Your content isn’t about you — it’s about the people you’re communicating with. When you create content, your goal is to help your reader understand how what you’re sharing will benefit them.
As Donald Miller explains in Building a Story Brand, you want to make your prospect or customer the hero in their journey. You’re the guide.
To achieve this, start with empathy.
What is empathy?
Empathy is feeling with someone. It means being able to understand on either an emotional or cognitive level what a person is feeling or experiencing. This doesn’t mean you’re imagining how you would feel in the situation, but instead, taking on the perspective of the other person.
Empathy is different from sympathy, which is feeling sorry for someone. With sympathy, you’re not necessarily understanding how the other person feels.
How to use empathy in your writing
With research and a focus on empathy, you can craft language that’s truthful and will connect on a deep level. Here are some tips:
Understand your prospect
You may have heard about creating a persona or avatar for your ideal customer. The purpose of doing this is to develop a deep understanding of your prospect’s needs and challenges, and how what you offer can help. Here are some ways to build your understanding:
- speak to actual customers
- talk to the people who work on the frontlines with customers
- look at online forums your ideal customers are part of
- pay attention to what people are saying on social media
Whether you’ve built a persona or not, before creating content, you can spend some time thinking about the person you’re communicating with. Consider what they might be dealing with and how they might view the world.
Understanding your ideal prospect will help you come up with content ideas for different stages of their journey towards purchasing/using your product or service (or donating to your cause).
Become an active listener in your day-to-day life
Great content creators are good listeners. Get curious about the people around you. Listen more and talk less. Ask questions. Not only will people like you more, but you’ll also start to develop a deeper understanding of other people’s experiences and views that may not be the same as your own. You can then draw on this knowledge when you’re creating content.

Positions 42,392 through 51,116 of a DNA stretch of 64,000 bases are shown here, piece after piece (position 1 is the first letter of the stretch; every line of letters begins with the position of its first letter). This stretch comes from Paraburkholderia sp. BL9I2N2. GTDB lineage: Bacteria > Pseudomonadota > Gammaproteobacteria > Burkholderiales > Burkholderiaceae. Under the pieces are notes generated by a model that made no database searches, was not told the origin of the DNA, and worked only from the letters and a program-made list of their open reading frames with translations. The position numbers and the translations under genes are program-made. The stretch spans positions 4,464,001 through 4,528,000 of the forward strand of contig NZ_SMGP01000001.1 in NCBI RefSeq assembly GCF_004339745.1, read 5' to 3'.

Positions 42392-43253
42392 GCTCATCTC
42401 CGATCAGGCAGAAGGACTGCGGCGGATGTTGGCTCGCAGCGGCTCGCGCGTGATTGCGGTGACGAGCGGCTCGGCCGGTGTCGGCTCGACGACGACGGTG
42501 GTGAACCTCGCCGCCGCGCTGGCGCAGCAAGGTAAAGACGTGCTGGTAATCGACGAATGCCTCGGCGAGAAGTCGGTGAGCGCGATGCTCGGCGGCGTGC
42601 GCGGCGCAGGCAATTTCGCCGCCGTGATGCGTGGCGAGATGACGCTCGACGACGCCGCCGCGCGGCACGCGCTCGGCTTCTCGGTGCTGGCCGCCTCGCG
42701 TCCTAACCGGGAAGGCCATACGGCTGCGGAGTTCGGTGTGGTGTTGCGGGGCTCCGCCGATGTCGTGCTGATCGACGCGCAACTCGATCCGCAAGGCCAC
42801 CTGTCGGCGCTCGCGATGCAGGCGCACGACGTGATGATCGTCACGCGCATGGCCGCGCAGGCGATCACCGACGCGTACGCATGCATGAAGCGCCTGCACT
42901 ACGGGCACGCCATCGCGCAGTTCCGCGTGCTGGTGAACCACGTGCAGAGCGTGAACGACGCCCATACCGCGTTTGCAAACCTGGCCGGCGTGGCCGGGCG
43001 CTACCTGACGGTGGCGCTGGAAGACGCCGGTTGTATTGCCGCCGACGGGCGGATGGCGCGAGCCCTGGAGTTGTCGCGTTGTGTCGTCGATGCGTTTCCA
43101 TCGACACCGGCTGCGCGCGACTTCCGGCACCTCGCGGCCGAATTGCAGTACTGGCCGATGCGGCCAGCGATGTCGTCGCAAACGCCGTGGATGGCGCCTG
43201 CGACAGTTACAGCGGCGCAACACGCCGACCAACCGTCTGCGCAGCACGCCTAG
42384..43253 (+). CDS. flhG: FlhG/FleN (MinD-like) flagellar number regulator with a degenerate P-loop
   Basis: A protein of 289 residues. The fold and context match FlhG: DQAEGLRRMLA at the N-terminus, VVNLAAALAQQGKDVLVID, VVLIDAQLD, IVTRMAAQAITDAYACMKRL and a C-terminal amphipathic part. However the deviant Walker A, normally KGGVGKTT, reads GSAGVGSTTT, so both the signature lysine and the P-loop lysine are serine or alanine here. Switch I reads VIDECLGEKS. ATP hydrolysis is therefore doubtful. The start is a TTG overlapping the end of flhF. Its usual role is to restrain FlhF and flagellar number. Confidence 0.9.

Identify the core challenges you help with
The process of understanding your prospect never ends. As you continue to learn and discover new challenges or ways you help, you will find new ways to refine your messaging so it gets to the core benefits of what you offer.
Consider that people don’t make purchasing decisions based on features alone — the features help them justify their decision. Generally, they’re looking to solve a deep challenge they have. It’s often part of their inner world — to reinforce their identity, to build self-esteem, to feel more competent, to feel like they have significance, to succeed — these are common human experiences.
Ask yourself, so what?
Each time you think you’ve gotten to the core benefit of what you offer, ask yourself so what? They’re taking your course because they want to build their skills… so what? They want to be able to speak up in meetings with relevant ideas… so what? They want more confidence… so what?
Can you keep going?
Write your content by starting with benefits first
When you start with the benefits or what you solve first, you’re putting your prospect at the center of your content. You’re showing them you understand their challenges — you have empathy.
And remember, it’s not about you!
Who you are, your story and authority are important, but they’re secondary to the value you offer. When you lead with content that’s about you, you’re making yourself the hero and missing the opportunity to connect with your prospect right away.
Does empathy matter in internal communications?
It’s absolutely valuable to use empathy when you’re communicating internally as well. You can still identify the key benefits of what you’re communicating from the perspective of staff.
One of the best ways to demonstrate empathy in internal communication is to organize and write your content so it’s easy to read and understand.
Chunk it under clear headings and use bullet points. Pull out the need-to-know information and clearly identify any next steps. Doing this shows that you understand how much information employees receive (and you do, because you get it too!) and you want to make their lives easier.